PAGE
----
At Stocktoberfest, I had the honor to present alongside Howard Lindzon and share how I think about the stock market. There are two major cornerstones to our approach – simple is good and “a glass half full” attitude.
The most important thing to remember is that stock market is an opportunity machine. Times change, gas prices change, fashion changes, presidents change, but there are always companies that find a way to monetize on an undergoing social and business trend and make their investors rich.
One company’s rising costs are another company’s rising revenues and the market usually does a pretty good job of identifying the winners and the losers.
Albert Einstein liked to say that “Any fool can make things bigger, more complex, and more violent. It takes a touch of genius-and a lot of courage-to move in the opposite direction”. No truer words have ever been said when it comes to investing. You could make your investing life as complicated as you want it to be, but the degree of complexity is not positively correlated with market returns.
Most people put the odds against themselves as they fish for stocks in the wrong pond. Guess what? 1 out of 3 publicly traded stocks lose 75% of tgeir IPO price. All of them come from the 52-week low list.
All major stock market winners come from the 52-week high list and better yet – the all-time high list; hence we focus our equity selection efforts there.
Market is a discounting mechanism that looks 6 to 12 months ahead into the future. This is why prices will often change before fundamentals change. By no means, I try to convey the message that the market is always flawless. It is not and there are short periods of time when it acts like a bipolar schizophrenic, but for the most part it is a leading indicator and I want to put the odds in my favor by paying attention to price action.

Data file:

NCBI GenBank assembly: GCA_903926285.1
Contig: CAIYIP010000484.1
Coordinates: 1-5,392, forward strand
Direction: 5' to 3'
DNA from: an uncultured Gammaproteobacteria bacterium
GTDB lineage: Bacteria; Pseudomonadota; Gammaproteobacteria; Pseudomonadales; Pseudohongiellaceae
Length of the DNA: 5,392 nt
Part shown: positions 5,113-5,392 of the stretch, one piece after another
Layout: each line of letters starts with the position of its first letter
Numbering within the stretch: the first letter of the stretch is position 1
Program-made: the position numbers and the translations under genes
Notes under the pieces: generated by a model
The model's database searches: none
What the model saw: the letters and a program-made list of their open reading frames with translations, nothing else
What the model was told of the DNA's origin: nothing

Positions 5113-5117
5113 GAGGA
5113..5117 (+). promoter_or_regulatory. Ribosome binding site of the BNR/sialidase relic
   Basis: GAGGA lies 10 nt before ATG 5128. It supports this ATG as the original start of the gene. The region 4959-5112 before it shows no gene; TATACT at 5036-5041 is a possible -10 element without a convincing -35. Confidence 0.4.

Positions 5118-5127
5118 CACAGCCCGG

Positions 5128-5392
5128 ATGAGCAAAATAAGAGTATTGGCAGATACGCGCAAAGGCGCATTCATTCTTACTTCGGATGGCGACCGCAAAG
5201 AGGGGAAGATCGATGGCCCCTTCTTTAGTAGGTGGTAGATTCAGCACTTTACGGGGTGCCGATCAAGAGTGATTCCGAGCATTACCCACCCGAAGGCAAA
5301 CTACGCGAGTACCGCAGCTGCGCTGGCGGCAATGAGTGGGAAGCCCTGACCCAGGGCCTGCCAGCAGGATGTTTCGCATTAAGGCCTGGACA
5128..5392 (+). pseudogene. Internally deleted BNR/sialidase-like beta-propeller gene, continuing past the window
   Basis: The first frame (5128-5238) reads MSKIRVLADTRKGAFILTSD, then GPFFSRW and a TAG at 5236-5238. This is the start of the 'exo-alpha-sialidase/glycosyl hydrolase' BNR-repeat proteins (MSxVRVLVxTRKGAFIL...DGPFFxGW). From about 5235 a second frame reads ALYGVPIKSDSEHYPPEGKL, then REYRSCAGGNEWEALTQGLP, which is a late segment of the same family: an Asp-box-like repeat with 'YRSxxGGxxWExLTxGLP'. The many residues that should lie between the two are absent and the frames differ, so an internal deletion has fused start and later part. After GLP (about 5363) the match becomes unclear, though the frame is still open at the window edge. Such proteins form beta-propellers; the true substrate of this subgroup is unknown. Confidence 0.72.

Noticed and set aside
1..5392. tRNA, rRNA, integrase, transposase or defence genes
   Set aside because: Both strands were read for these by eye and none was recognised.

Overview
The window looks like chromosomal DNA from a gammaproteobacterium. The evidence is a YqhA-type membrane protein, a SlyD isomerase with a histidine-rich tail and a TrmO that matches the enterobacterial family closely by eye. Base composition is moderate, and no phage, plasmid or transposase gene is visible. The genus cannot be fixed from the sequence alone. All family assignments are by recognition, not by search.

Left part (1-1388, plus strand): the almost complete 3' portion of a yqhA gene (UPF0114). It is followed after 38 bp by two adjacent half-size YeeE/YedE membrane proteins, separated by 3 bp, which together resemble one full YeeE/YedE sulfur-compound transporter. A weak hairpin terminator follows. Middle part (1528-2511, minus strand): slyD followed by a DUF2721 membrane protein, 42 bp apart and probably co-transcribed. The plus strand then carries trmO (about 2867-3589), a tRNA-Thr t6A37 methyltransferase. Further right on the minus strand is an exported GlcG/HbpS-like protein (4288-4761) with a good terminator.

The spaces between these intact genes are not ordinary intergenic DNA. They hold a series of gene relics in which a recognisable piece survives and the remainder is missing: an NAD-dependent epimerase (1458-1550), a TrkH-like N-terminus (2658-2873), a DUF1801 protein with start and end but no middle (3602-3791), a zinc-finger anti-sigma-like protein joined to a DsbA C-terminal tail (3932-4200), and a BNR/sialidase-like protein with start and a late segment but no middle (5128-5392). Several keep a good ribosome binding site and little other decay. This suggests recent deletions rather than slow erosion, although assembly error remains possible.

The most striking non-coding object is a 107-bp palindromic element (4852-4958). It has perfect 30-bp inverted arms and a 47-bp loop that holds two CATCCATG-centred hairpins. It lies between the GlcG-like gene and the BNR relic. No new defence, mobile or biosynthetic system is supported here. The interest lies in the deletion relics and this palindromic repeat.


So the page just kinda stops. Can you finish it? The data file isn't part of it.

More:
Prices don’t change when fundamentals change. Prices change when expectations and perceptions change and they could change for various reasons. From a trend follower’s perspective, the main indicator that signals change in expectations is price.
Anybody could buy a stock as the ETrade baby commercials has long tried to convince us. Most people’s investing problems come from not being able to sit on their hands when they are right. Very few hold their winners long enough to make a difference in their returns.
Price is not the only reason we buy, but price is the only reason to sell. It is good to have conviction in your picks, but discipline should always prevail. Sooner or later, all trends end and when they do, it is not pretty. I have accepted that I won’t be right every time and I have learned to live with it. Being wrong is not a choice. Staying wrong is.